The Columbia Gorge: driving the northern road
One of our favorite movies of all time is Maverick, starring Jodie Foster and Mel Gibson. I don’t know if it’s the humor, the ridiculous story or what, but if nothing else, there’s a lot to be said of the scenery. Deserts, prairies, cliffs, buttes, winding rivers. It’s amazing. If you’ve ever been to eastern Washington, well, that’s the landscape you’ll find, as that’s where the film was shot: all around the Columbia Gorge.
You’d think that there’s not a ton you can do with kids in the hot, hot sun like this, but there is. The Columbia Gorge is so beautiful and has tons to offer. If you’re venturing out beyond the Oregon/Washington border, you’ll find many more fascinating geological sites with interpretive centers, but that’s a whole other post.
Why are we splitting the Columbia Gorge into a couple of posts? Each side of the Columbia River is very different and will give you a completely different travel experience. We don’t have a preference either for being a thoroughfare or a tourist destination, but we do have our favorite activities and sites to recommend, so here we go!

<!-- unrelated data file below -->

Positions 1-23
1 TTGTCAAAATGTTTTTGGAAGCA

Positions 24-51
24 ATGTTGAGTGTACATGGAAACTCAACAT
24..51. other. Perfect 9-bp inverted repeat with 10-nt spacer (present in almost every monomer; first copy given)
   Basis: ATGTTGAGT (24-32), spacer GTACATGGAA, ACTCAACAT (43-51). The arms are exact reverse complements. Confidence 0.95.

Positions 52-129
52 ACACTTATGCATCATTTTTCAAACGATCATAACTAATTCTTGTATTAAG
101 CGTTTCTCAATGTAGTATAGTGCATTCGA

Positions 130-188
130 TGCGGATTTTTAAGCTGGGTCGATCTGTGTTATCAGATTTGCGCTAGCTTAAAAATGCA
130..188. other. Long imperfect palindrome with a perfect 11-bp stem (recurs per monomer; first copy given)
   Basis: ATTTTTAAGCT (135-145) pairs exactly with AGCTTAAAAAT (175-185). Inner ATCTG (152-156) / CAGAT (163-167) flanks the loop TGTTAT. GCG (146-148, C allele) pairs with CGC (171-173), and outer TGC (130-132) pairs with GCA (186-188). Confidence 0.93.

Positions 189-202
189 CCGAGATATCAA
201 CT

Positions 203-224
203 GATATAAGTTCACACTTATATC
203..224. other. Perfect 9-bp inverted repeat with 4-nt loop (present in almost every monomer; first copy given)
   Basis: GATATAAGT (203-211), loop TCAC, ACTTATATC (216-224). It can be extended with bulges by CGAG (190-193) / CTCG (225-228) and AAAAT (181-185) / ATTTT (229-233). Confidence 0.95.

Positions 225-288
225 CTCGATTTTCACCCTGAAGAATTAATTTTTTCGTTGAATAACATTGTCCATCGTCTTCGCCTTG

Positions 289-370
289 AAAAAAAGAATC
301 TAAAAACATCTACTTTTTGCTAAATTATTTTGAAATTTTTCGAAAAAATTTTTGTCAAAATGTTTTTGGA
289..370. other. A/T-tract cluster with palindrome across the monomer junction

Approaching the North Side of the Columbia Gorge
If you’re coming from Seattle, you’ll need to take the 205 to Hwy WA 14 East. If you’re coming from Portland, ditto. If you find yourself on the 84 in Oregon, cross a bridge northbound ASAP… unless you’d like to go exploring the waterfalls along the Oregon side of the Columbia Gorge. The opportunities to cross the Columbia River are few and far between, so pay careful attention to road signs or GPS.
If you’re coming from Eastern Washington or Eastern Oregon, aim for The Dalles or Hood River and you’ll end up finding Highway 14. If you see amazing cliffs and buttes, you’re heading in the right direction.
What you’ll find on the Northern Road of the Columbia Gorge
What kid isn’t into trains? I know that there must be a few, but I don’t know them. As you drive from the mouth of the Columbia (Portland, OR or Vancouver, WA) you follow the train tracks the whole way. On the south side of the river, it’s lush and green 90% of the time, so you don’t always see the Union Pacific trains stalking you. On the north side though, you’re sure to see BNSF engine after BNSF engine. This continues nearly 200 miles inland and is so cool. If you’re paying attention, you can count tunnels and waterfalls (on both sides), train tunnels that match road tunnels, and road tunnels that have waterfalls running over them and OMG…too many distractions.